laurence.horn at YALE.EDU
Thu Jun 13 01:05:57 UTC 2002
At 5:15 PM -0400 6/12/02, Bethany K. Dumas wrote:
>On Wed, 12 Jun 2002, FRITZ JUENGLING wrote:
>>Bethany, >are you suggesting that 'pre-paid' be substituted for
>'pre-purchased' or that 'pre-paid' is another goofy (unnecessary?) word,
>i.e. if you give money for something, you 'pay'-- no need to say 'pre-' ?
>I usually like shorter goofy words better than longer goofy words!
Of course you'd need a non-goofy little word to go with "pre-pay" as
opposed to "pre-purchase": You could pre-purchase the yearbook or
pre-pay *for* the yearbook but not vice versa. I think it might even
be argued that there's a subtle distinction between pre-purchasing an
item and pre-paying for it, parallel to the distinction between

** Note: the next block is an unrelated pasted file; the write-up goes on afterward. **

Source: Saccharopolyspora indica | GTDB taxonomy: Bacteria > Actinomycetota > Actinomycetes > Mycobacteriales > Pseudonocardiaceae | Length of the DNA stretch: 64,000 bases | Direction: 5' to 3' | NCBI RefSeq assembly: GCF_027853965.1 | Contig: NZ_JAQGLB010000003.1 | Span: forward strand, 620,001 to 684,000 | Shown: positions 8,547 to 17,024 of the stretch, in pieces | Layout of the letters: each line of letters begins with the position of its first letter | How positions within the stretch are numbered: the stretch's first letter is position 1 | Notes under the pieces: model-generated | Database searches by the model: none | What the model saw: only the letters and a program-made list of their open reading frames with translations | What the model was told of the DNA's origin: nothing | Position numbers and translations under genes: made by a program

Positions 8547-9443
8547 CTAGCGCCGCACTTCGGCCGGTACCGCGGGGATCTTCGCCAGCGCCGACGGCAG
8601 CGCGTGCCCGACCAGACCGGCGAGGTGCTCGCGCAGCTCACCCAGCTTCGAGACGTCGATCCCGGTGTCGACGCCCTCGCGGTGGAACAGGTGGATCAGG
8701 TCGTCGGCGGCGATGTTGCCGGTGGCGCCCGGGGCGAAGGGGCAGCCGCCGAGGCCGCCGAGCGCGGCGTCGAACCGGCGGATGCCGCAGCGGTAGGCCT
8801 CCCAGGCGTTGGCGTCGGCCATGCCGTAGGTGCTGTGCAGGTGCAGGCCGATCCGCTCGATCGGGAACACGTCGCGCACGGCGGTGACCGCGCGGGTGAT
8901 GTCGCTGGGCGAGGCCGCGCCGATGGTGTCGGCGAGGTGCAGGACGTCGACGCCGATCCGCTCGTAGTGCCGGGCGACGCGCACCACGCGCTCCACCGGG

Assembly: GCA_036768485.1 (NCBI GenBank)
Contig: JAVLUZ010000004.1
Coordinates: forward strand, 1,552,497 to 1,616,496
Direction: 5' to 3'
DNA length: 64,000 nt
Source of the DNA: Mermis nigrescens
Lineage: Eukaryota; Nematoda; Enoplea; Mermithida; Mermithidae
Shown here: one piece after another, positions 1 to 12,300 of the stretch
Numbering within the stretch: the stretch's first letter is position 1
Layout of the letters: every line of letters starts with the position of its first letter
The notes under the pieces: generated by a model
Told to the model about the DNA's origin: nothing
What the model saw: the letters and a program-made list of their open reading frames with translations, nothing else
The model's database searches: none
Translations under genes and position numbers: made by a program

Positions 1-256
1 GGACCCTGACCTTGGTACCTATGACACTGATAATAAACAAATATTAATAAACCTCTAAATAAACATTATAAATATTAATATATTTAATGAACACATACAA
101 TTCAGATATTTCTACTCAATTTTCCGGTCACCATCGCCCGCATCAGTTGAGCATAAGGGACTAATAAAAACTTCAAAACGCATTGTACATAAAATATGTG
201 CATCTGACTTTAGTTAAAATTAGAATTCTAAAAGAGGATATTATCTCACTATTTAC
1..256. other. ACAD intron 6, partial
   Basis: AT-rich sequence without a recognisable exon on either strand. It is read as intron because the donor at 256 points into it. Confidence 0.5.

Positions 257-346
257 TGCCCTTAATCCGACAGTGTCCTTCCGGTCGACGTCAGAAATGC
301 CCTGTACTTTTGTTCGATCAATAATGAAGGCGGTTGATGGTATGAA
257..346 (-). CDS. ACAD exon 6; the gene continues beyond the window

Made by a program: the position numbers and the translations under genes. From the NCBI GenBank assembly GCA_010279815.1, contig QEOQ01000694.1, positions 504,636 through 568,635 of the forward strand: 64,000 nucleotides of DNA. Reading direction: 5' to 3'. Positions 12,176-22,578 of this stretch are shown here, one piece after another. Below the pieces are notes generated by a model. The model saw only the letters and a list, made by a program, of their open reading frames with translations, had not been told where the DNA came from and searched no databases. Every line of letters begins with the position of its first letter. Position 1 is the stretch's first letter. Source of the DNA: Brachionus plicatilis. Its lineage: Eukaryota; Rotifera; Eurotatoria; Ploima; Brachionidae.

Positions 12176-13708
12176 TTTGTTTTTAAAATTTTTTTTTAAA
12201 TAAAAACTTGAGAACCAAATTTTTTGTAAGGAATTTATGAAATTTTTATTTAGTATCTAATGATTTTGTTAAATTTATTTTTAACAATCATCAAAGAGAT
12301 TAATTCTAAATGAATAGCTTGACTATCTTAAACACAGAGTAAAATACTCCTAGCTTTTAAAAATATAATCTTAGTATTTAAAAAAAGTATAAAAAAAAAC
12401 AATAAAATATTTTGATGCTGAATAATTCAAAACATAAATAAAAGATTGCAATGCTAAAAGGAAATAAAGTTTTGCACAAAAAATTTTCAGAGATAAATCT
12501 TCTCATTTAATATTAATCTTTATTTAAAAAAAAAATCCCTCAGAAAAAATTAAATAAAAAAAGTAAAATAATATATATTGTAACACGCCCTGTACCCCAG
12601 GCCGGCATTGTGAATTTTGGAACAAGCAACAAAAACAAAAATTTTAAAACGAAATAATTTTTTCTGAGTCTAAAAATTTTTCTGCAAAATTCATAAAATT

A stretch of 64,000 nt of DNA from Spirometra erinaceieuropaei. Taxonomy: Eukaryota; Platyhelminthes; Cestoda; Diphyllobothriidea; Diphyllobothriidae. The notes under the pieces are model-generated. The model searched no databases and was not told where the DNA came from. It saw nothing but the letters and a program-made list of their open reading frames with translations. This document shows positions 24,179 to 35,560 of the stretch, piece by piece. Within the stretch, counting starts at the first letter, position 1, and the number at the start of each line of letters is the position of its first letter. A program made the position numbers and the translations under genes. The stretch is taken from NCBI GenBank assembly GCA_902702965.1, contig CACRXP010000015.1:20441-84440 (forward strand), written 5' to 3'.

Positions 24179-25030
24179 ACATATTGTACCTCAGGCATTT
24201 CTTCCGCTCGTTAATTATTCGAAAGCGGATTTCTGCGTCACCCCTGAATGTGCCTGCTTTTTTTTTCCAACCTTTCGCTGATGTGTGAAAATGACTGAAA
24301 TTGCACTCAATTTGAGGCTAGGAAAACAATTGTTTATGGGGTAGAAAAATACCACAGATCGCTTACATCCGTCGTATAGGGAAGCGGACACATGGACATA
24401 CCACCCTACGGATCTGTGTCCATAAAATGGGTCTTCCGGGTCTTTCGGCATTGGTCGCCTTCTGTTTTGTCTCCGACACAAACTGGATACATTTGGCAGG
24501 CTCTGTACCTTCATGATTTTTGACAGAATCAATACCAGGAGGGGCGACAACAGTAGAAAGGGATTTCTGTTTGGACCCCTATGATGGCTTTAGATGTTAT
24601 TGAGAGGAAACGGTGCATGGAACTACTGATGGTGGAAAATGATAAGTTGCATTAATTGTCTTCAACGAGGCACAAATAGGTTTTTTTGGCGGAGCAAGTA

purchasing it and paying for it. If an item may or may not be in
stock or available, or if the purchase in other ways might be
unconsummated, you could pre-pay for it (and get your money refunded
later) but that wouldn't necessarily be a case of pre-purchasing it.
One context might be (pre-)paying for playoff or World Series tickets
for a team that gets eliminated the last day of the regular season.
Possibly that would also count as (pre-)purchasing them, but maybe
not for everyone; as J. L. Austin would have said, purchasing
something requires "uptake" but paying for something needn't.
plumping for the Bolinger Doctrine that every word should earn its keep
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